“One thing I’ve got to say though Seán is Console, as an operation is spectacular. I mean the services they offer are second to none. I mean they’re the only charity at the moment that do a 24/7 phone line, a national phone line, that’s still in operation today.”
“I mean they get over 3,500 calls a month so that is something we have to look at. Many volunteers and counsellors that work with Console now, today, I mean they’re great people. It’s something which we should think of. If we could separate what they do, day-to-day services, from one person’s actions. If we could do that, that would be great.”
A report by RTÉ Investigates to be broadcast on Prime Time tonight reveals serious mismanagement and deception by Paul Kelly, the founder of Console Suicide Bereavement Counselling Limited.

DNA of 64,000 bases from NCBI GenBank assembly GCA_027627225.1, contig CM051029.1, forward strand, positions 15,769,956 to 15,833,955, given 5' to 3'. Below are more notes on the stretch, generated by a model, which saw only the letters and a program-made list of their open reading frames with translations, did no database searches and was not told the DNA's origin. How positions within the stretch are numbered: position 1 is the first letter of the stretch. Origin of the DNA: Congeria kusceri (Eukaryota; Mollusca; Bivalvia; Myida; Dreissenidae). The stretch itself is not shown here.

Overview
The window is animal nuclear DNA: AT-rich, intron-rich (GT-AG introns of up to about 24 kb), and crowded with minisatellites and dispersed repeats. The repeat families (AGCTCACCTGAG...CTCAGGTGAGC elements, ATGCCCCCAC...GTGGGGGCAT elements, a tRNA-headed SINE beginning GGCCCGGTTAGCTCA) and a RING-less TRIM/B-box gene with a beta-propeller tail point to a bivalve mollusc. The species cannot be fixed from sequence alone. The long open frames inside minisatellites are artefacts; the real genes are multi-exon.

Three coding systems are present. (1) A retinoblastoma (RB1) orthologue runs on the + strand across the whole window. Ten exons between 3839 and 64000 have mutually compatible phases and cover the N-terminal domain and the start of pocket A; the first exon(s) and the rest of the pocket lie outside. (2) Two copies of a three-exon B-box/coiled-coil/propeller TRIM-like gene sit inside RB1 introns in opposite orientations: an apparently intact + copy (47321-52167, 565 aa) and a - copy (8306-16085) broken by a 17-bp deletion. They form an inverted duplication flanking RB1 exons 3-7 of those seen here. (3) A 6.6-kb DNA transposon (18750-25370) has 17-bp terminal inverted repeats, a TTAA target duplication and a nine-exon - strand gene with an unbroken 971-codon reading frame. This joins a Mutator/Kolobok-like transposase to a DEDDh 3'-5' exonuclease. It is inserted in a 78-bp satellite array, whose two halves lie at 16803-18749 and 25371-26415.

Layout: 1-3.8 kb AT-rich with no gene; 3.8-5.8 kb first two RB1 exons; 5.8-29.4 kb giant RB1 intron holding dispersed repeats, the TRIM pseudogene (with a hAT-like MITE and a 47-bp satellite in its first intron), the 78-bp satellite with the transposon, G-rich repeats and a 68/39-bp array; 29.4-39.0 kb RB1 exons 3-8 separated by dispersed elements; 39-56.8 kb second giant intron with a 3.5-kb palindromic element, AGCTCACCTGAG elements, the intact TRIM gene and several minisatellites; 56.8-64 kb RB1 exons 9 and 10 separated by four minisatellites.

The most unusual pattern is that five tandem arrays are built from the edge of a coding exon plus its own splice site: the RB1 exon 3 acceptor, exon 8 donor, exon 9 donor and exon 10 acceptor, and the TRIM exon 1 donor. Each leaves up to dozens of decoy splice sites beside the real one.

RTÉ Investigates – Broken Trust – will reveal concerns surrounding the charity’s finances with regards to cash receipting, expense claims and financial accounts.
The report also shows that, when applying for State grants, the charity on several occasions altered accounts to omit the reference to directors’ pay and other benefits.
These amounts totalled over €215,000, according to accounts filed by Console with the Companies Registration Office for the three years 2010 to 2012.
…In documents submitted to funders, the charity also incorrectly claimed that certain people were board members.
One of these was former senator Jillian van Turnhout who told the programme that she was “stunned” that her name had been used and that it is “hugely alarming that any charity would purport that anyone is on the board who is not on their board.”